Friday, September 27, 2013

Going Old School - Thieves Do It Better

    So last night I was lying in bed listening to music like usual, when suddenly something hit me.  I had read a post a while ago about thief skills.  The post talked about how the thief skills were not something only thieves could do, after all anyone can hide in a closet - but they were things thieves could do in more difficult circumstances, like hiding in the shadows (I would give credit to the author if I could remember who/where).  For some reason that came back and struck a chord, and I started thinking of ways to describe the thief skills in terms of what everyone could do, and then how the thief could do it in a different way.  So I broke out my list of AD&D 2nd Ed thief skills and came up with this:

    Everyone can- climb, by using rope, or a grapnel hook, pitons, and all that stuff
    But the thief can- Free-handed Climb, without any tools or support (though the rougher the surface the easier it is)

    Everyone can- find/remove traps, I like a series of posts I read here, that talks about how all traps should be obvious in terms of the trap being there, the challenge is to figure out how to disable it.  I like that idea, so we'll say that this is an 'everyman' skill.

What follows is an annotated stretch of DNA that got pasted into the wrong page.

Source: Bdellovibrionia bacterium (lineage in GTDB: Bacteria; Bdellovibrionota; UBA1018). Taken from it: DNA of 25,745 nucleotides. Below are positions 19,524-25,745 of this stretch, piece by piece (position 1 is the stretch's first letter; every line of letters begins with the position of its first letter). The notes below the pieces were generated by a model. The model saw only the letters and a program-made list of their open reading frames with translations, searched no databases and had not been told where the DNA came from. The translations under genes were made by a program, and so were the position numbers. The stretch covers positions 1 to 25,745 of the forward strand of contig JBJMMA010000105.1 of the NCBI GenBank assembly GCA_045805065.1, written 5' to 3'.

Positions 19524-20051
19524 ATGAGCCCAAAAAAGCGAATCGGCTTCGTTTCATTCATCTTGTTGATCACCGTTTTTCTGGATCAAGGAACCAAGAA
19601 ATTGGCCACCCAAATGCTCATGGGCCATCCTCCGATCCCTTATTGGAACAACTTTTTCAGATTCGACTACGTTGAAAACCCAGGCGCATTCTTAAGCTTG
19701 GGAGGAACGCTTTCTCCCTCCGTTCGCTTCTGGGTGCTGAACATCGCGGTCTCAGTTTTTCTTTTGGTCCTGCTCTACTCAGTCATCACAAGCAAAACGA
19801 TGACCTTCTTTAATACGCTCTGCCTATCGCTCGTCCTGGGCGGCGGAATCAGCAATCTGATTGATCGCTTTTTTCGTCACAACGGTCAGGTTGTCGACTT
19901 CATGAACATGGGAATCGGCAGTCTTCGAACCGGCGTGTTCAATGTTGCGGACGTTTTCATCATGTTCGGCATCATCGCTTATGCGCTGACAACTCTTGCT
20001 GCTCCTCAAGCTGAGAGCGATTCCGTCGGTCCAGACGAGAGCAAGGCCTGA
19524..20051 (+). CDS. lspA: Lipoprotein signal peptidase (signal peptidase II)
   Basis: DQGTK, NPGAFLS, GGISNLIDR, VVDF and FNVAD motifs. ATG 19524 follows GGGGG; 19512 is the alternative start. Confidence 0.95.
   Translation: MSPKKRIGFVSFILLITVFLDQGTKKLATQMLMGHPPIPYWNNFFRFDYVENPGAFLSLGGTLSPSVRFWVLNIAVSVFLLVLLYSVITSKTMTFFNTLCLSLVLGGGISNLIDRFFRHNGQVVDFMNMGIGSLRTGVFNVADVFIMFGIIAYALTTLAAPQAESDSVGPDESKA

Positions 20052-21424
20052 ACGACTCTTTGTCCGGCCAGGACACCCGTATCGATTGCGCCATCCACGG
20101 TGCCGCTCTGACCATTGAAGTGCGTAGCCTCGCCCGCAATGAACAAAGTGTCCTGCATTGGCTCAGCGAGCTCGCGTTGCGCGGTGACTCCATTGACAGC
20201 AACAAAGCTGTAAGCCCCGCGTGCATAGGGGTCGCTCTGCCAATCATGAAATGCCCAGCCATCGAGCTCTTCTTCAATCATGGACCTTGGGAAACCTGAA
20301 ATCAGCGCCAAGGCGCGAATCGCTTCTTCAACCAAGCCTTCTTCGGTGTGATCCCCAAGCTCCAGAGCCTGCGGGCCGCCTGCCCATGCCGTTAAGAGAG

But the thief can- Bypass A Trap, what we'll let our thieves do though, is get around the trap without setting it off.  This leaves the trap there (to cover the rear so to speak) and gives no clues that the party passed it.

    Everyone can- hear noise, people talking, the sounds of battle, footstpes coming down the hall, all things that anyone can hear.
    But the thief can- Eavesdrop, hearing something you weren't supposed to hear, like reading lips in a crowded tavern, listening through the walls or door, picking up whispers of noise.

    Everyone can- hide, by using some type of object, like a closet, bed, statue, shrub, and such-like.
    But the thief can- Hide In Plain Sight, naturally the darker it is, the easier it is, but a cleaver thief will shimmy up a wall or otherwise position themselves cleverly.

    Everyone can- move silently, by tip-toeing around, assuming they are not wearing anything that creaks or jangles of course.